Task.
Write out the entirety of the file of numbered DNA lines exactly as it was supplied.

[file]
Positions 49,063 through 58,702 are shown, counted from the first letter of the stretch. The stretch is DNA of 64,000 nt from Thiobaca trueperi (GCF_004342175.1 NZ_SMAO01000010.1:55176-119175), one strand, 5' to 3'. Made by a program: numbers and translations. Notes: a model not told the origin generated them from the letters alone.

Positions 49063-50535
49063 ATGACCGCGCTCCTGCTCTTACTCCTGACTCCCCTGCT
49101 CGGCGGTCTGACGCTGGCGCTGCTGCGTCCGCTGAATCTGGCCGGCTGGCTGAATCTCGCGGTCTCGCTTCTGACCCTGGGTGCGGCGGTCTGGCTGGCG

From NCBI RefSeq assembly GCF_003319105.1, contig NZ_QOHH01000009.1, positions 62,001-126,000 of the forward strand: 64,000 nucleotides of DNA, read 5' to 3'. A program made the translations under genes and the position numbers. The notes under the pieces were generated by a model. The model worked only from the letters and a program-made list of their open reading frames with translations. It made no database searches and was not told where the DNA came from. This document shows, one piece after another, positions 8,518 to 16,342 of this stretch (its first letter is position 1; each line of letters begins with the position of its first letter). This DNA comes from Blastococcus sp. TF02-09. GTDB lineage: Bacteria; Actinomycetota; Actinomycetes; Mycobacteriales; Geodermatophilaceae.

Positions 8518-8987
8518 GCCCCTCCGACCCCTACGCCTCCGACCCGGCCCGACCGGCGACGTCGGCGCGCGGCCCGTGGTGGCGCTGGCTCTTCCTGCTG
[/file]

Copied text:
Positions 49,063 through 58,702 are shown, counted from the first letter of the stretch. The stretch is DNA of 64,000 nt from Thiobaca trueperi (GCF_004342175.1 NZ_SMAO01000010.1:55176-119175), one strand, 5' to 3'. Made by a program: numbers and translations. Notes: a model not told the origin generated them from the letters alone.

Positions 49063-50535
49063 ATGACCGCGCTCCTGCTCTTACTCCTGACTCCCCTGCT
49101 CGGCGGTCTGACGCTGGCGCTGCTGCGTCCGCTGAATCTGGCCGGCTGGCTGAATCTCGCGGTCTCGCTTCTGACCCTGGGTGCGGCGGTCTGGCTGGCG

From NCBI RefSeq assembly GCF_003319105.1, contig NZ_QOHH01000009.1, positions 62,001-126,000 of the forward strand: 64,000 nucleotides of DNA, read 5' to 3'. A program made the translations under genes and the position numbers. The notes under the pieces were generated by a model. The model worked only from the letters and a program-made list of their open reading frames with translations. It made no database searches and was not told where the DNA came from. This document shows, one piece after another, positions 8,518 to 16,342 of this stretch (its first letter is position 1; each line of letters begins with the position of its first letter). This DNA comes from Blastococcus sp. TF02-09. GTDB lineage: Bacteria; Actinomycetota; Actinomycetes; Mycobacteriales; Geodermatophilaceae.

Positions 8518-8987
8518 GCCCCTCCGACCCCTACGCCTCCGACCCGGCCCGACCGGCGACGTCGGCGCGCGGCCCGTGGTGGCGCTGGCTCTTCCTGCTG